where |F function MixCount({overscore (u)}:letter):integer; var t, i, j, nmb:integer; begin nmb:=0 for i:=1 to M if {overscore (u)}[i]=0 then nmb:=nmb+1 for j:=1+M if {overscore (u)}[i]=1 then nmb:=nmb+1 for t:=1 to k−1 for i:=1+M for j:=1+M if {overscore (u)}[i]=1 and {overscore (u)}[j]=0 then nmb:=nmb+1; return (nmb) end; Obviously, if M function ParCount({overscore (u)}:letter):integer; var i,nmb:integer; begin nmb:=0; for i:=1 to n if {overscore (u)}[i]=0 or {overscore (u)}[i]=1 then nmb:=nmb+1; return (nmb) end; which always returns nmb=n. Thus, in a pure parallel n-chamber trace, any given letter has n successors. A function that generates and stores all successors of a given letter in a mixed trace is: function MixGenerator({overscore (u)}:letter):matrix; var t,i,j:integer; begin for i:=1 to M if {overscore (u)}[i]=0 then begin copy ({overscore (u)},{overscore (v)}); {overscore (v)}[i]:=1; store({overscore (v)},Z) end; for j:=1+M if {overscore (u)}[j]=1 then begin copy({overscore (u)},{overscore (v)}); {overscore (v)}[j]:=0; store({overscore (v)},Z) end; for t:=1 to k−1 for i:=1+M for j:=1+M if {overscore (u)}[i]=1 and {overscore (u)}[j]=0 then begin copy ({overscore (u)},{overscore (v)}); {overscore (v)}[i]:=0; {overscore (v)}[j]:=1; store({overscore (v)},Z) end; return (Z); end; Functions copy ({overscore (u)},{overscore (v)}) and store ({overscore (v)},Z) are the same as in the corresponding routine for serial traces. (Note that this time matrix Z has MixCount{overscore (u)} rows and (n+1) columns.) Again, if M function ParGenerator({overscore (u)}:letter):matrix; var i:integer; begin for i:=1 to n begin copy ({overscore (u)},{overscore (v)}); if {overscore (u)}[i]=1 then {overscore (v)}[i]:=0 else {overscore (v)}[i]:=1 store ({overscore (v)},Z) end; return (Z) end; Note the similarity between functions that count successors and functions that generate successors. In fact, conditions for identifying a successor are identical in both types of function; the difference is what is performed once the condition is detected. FIG. 8 depicts an illustrative schedule tree for a 3-chamber mixed trace, (e.g., LL→C D. Successor Generation That Includes Robot Position When the schedule generation routine includes robot movements, than to an n-chamber serial trace, comprised of chambers C Let S S For an n-chamber serial trace, |S (0,0;0)(1,0;1)(0,1;2)(0,1;0)(1,1;1)(1,1;2)(1,0;0)(1,0;1) is an 8-letter word. Note that a word may contain repeated letters. For example, abcdaxy is a word, but not a schedule. In this representation, a schedule S is a word (a string of the above described (n+1)-tuples), S={overscore (xz)} . . . {overscore (uv)} . . . {overscore (yx)}, which starts and ends with the same letter and this is the only repeated letter. Furthermore, any two consecutive letters {overscore (u)} and {overscore (v)} (where {overscore (v)} is a successor of {overscore (u)}) differ in at most three coordinates and are related in accordance with the following rules: a) If {overscore (u)}[1]=0 and {overscore (u)}[n+1]=0, then {overscore (v)}[1]=1 and {overscore (v)}[n+1]=1. For all i ∉{1,n+1}, {overscore (v)}[i]={overscore (u)}[i]. (This correspondence to a wafer being moved from the loadlock to C b) If {overscore (u)}[n]=1 and {overscore (u)}[n+1]=n, then {overscore (v)}[n]=0 and {overscore (v)}[n+ c) If for some r∉{0,n}, {overscore (u)}[r]=1 and {overscore (u)}[r+1]=0 and {overscore (u)}[n+1]=r, then {overscore (v)}[r]=0 and {overscore (v)}[r+1]=1 and {overscore (v)}[n+1]=r+1. For all i ∉{r,r+1,n+1}, {overscore (v)}[i]={overscore (u)}[i]. (This corresponds to a wafer being moved from C d) If {overscore (u)}[1]=0 and {overscore (u)}[n+1]=j where j≠0, then {overscore (v)}[n+1]=0. For all i≠n+1, {overscore (v)}[i]={overscore (u)}[i]. (This corresponds to a robot moving from home position at C e) If {overscore (u)}[n]=1 and {overscore (u)}[n+1]=j where j≠n, then {overscore (v)}[n+1]=n. For all i≠n+1, {overscore (v)}[i]={overscore (u)}[i]. (This corresponds to a robot moving from a home position at C f) If for some r∉{0,n}, {overscore (u)}[r]=1 and {overscore (u)}[r+1]=0 and {overscore (u)}[n+1]=j where j≠r, then {overscore (v)}[n+1]=r. For all i≠n+1, {overscore (v)}[i]={overscore (u)}[i]. (This corresponds to a robot moving from a home position at C Note that rules (a), (b), and (c) above are, in fact rules (s A routine that calculates the number of successors of a given letter as well as finds and stores these successors is designed in a similar manner as in the previous cases for mixed and serial traces (this time by following the steps (a) through (f)). In such a routine, the number of successors is considerably large because, every time a wafer transfer is possible (e.g., {overscore (u)}[i]=0 or {overscore (u)}[n]=1 or {overscore (u)}[i]=1 and {overscore (u)}[i+1]=0, a robot may have to be prepositioned (e.g., from any of the n−1 positions j≠0 or j≠n or j≠i). To achieve routines for determining the number of successors and the successors themselves that includes robot position, the new functions used are modifications of SerCount({overscore (u)}) and SerGenerator({overscore (u)})(or MixCount({overscore (u)}) and MixGenerator({overscore (u)})). Given the foregoing description of SerCount({overscore (u)}), SerGenerator({overscore (u)}), MixCount({overscore (u)}) and MixGenerator({overscore (u)}), a person skilled in the art could readily modify these functions to account for robot position using the aforementioned rules (a)-(f). E. Generating Schedules From A Trace Using a Backtracking Technique Backtracking algorithms use special problem-tailored techniques to systematically explore implicitly directed graphs (usually trees). Such algorithms are well known in the art. In the schedule generation routine, a backtracking algorithm is used in conjunction with one or more of the previously discussed successor generation routines (e.g., SerGenerator({overscore (u)}) or MixGenerator({overscore (u)})) to produce every possible schedule given a particular trace. Let {overscore (u)} a) Is {overscore (u)} b) If {overscore (u)} A word {overscore (u)}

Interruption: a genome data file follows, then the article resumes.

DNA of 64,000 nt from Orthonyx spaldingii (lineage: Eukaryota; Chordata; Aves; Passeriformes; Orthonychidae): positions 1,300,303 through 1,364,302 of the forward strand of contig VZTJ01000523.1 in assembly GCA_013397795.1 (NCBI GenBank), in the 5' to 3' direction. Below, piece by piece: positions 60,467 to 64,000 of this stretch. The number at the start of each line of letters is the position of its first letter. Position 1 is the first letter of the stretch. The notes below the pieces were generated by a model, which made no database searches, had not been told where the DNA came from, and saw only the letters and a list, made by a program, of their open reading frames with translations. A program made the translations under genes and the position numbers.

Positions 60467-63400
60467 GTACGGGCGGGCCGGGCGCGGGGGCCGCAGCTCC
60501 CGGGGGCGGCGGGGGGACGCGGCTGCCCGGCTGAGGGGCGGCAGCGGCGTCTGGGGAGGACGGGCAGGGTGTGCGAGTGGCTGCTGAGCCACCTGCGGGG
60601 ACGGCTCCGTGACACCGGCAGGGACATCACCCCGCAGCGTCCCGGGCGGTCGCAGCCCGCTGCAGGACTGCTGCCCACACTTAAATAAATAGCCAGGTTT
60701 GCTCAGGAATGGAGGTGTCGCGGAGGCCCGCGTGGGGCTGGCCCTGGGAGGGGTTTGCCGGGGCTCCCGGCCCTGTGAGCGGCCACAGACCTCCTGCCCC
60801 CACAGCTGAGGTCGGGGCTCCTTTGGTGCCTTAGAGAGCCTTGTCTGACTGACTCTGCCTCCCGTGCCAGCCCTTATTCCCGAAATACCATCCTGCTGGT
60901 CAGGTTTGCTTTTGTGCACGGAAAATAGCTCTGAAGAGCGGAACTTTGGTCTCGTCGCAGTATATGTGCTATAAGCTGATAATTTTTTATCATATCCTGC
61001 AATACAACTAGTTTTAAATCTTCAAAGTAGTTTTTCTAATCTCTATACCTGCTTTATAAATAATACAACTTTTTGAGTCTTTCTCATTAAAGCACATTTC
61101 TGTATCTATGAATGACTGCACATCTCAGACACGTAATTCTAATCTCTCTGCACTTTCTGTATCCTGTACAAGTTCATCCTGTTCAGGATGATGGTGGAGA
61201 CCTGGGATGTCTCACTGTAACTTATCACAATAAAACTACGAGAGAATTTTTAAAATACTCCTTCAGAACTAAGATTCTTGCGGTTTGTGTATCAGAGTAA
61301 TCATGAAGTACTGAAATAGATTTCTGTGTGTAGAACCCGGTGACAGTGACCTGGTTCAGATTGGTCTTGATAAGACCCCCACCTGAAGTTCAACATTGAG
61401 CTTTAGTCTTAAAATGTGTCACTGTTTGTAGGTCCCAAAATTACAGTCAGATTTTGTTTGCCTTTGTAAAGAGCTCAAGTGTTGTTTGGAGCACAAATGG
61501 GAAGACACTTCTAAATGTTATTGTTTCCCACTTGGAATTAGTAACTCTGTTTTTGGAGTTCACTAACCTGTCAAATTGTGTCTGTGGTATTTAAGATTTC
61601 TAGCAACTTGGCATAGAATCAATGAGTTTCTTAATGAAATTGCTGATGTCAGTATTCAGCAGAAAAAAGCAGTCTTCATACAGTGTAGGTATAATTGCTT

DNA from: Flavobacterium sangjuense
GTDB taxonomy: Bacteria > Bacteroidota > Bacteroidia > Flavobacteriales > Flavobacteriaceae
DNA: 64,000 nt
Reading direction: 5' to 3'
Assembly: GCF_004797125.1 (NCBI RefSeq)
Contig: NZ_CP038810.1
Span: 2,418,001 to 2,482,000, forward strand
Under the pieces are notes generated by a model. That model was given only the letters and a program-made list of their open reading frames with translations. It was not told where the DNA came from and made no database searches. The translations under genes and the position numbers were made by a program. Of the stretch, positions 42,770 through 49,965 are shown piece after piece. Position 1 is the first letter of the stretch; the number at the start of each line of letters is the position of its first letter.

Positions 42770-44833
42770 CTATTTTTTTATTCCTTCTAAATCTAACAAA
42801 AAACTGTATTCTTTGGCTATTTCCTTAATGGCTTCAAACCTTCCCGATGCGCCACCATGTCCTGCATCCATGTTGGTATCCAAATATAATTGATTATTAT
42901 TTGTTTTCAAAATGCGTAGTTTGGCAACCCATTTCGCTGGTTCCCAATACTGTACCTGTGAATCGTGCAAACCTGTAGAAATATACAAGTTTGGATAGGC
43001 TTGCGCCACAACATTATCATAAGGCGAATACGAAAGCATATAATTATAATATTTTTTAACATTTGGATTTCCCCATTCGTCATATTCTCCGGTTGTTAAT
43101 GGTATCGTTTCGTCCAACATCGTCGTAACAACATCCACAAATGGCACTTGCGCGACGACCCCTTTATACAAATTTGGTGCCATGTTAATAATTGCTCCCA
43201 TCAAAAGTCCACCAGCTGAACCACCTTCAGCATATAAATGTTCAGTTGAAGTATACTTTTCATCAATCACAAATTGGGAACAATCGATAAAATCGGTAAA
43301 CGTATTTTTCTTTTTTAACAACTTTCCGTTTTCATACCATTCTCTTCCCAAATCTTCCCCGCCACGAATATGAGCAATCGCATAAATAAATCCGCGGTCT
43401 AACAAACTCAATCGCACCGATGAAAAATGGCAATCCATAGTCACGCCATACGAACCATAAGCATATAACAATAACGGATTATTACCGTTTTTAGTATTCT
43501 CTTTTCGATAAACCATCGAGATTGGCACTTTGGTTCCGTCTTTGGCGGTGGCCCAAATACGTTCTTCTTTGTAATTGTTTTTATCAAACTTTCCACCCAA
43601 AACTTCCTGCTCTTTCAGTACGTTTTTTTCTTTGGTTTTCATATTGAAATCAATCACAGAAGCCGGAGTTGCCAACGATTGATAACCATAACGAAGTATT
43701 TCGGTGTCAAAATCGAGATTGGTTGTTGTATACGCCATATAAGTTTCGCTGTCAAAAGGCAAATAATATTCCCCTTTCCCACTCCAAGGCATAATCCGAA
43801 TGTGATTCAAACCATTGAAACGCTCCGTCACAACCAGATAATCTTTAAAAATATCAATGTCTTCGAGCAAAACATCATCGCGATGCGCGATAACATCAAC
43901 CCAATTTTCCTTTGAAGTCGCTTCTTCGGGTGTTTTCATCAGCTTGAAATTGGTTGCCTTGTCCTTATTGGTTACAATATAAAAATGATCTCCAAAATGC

for every newly appended letter {overscore (u)} Once it is found that {overscore (u)} 1. (Initialize.) Choose the letter {overscore (u)} 2. If schedule {overscore (u)} 3. Find a successor letter (of the last letter {overscore (u)} 4. Print or store the schedule and go to Step 5. 5. If there are no more schedules, then STOP. Else, go to Step 6. 6. (Backtrack.) Remove the last letter from the complete schedule and go to Step 3. Clearly, the routine must ensure that it does not print (store) duplicate schedules in Step 4 as well as that the routine has printed (stored) all possible schedules. The former is accomplished in Step 3 where the routine appends only an unused successor of the last letter to the partial schedule. The latter is ensured by a proper termination condition (for example, the routine is at {overscore (u)} For example, as illustrated in FIG. 9, starting with letter {overscore (0)}, the routine builds a tree whose nodes are letters. If {overscore (x)} is such a node, the children of {overscore (x)} are successors of a letter {overscore (x)} and, for serial traces, there are exactly SerCount({overscore (x)}) of the successors. As such, the routine produces {overscore (0)}, {overscore (0)}{overscore (e)} As mentioned previously, letters comprising a given word (or partial schedule) S are distinguished by their positions; so S(1) is the first letter in S, S(2) is the second, and so on. The level of a search tree is denoted by L this is also the length of a partial schedule. Partial schedules of length L are thus paths of length L in a search tree. Function scnt({overscore (x)}) returns the number of successors of {overscore (x)}. As such scnt({overscore (x)}) is either SerCount({overscore (x)}) or MixCount({overscore (x)}) or either of these for a model which includes robot movements. If S is a partial schedule of length L, then S+w or Sw is a partial schedule of length L+1 and S(L+1)=w. Similarly, if length of S is L and S(L)=w, then S−w has length L−1 (in short, + means append a letter and − means remove a letter). Finally, a commitment to data organization (structure) is necessary in an efficiently designed routine. Keep in mind that the number of chambers (and thus the number of successors of a given word) is relatively small. Thus, it does not make any difference if the routine generates all successors of a given letter and stores them, as opposed to dynamically generating the successors one-by-one as the need arises. A basic schedule generator routine can be summarized by the following five steps: 1. Initialize the schedule: S←{overscore (0)} and L←1 and go to Step 2. 2. {overscore (x)}←S(L) and δ←cnt({overscore (x)}). Store δ successors of {overscore (x)},{overscore (y)} 3. S←S+{overscore (y)} 4. Compare S(L) with S(1), S(2), . . . ,S(L−1), respectively. If S(i)=S(L) for some i<1, print S and L and go to Step 5; else, go to Step 2. 5. S∂S-S(L) and L←L−1. If L=1, STOP; else, go to Step 6. 6. If δ=0, go to Step 5. Else (δ>0), append an unused successor of S(L) to S, mark it used, δ←δ−1, and go to Step 2. In step 1, the routine initializes the schedule, S, and the level of the search tree, L. Clearly, L must be initialized to 1. As for the initial letter in schedule S, for convenience, the routine uses a letter that has only one successor. A letter {overscore (0)} corresponds to a situation in which all chambers are empty (i.e., the tool has just begun processing wafers). In step 2, the routine first finds the number of successors, δ, of the last letter, say {overscore (x)}, in a partial schedule S(clearly, {overscore (x)}=S(1)). Function cnt({overscore (x)}) returns the number of successors of a given letter {overscore (x)}. Then, by using the rules which determine the successor of a given letter, the routine finds, stores and marks unused successors of {overscore (x)}. As a result, a successor may be a record with two fields: the first field is the actual letter, while the second field is a Boolean variable with value true if the successor was not used in a particular partial schedule S and value false otherwise. (Or the routine may use a matrix representation for the list of successors as described in Sections C and D above.) In step 3, one of the unused successors of the last letter {overscore (x)} is appended to the partial schedule S, the length of schedule L is increased by 1 and the number of unused successors of {overscore (x)} is decreased by 1. (There will always be at least one successor to any given letter.) In step 4, the routine checks if S is a full schedule by comparing the newly added (the last) letter S(L) with all previous letters S(1),S(2), . . . ,S(L−1). (That should be accomplished every time a new letter is appended to a partial schedule.) If S(L) is a repeated letter, the routine prints (stores) the schedule; else, the routine continues with building the schedule. When a partial schedule becomes a full schedule, S(1)S(2) . . . S(L), after storing the schedule, the routine removes the last letter S(L) and look for some other unused successor of S(L−1). If there are some unused successors, the routine appends a successor to the partial schedule, finds its successors, appends one of these successors and so on. If there are no successors, the routine removes S(L−1) from S and looks for unused successors of S(L−2) and so on. The program terminates when L=1 and δ=0 (meaning there are no unused successors of the first letter). The routine above is valid for any representation of the scheduling problem. That is, either serial or mixed traces with letters from {0,1} FIG. 10 depicts a flow diagram of a schedule generation routine Then, at step Steps Once all possible schedules are determined and stored in memory, the schedules are processed by a conventional throughput model. Specifically, each schedule is used by the model to predict a throughput for that schedule. The throughputs for all the schedules are compared to find the schedule having the highest (best) throughput. The schedule with the highest throughput is deemed optimal and is used to control the sequencer. The throughput model may be executed upon the sequencer computer or, more likely, it is executed on a remote computer, and the optimal schedule is downloaded to the sequencer. The present invention rapidly computes all possible schedules for a given cluster tool configuration. The schedules are then executed by a conventional throughput model to determine the optimal schedule. As such, the present invention facilitates automatic determination of an optimal schedule in a rapid and accurate manner that has heretofore been unavailable in the prior art. Although various embodiments which incorporate the teachings of the present invention have been shown and described in detail herein, those skilled in the art can readily devise many of the varied embodiments that still incorporate these teachings. Citations de brevets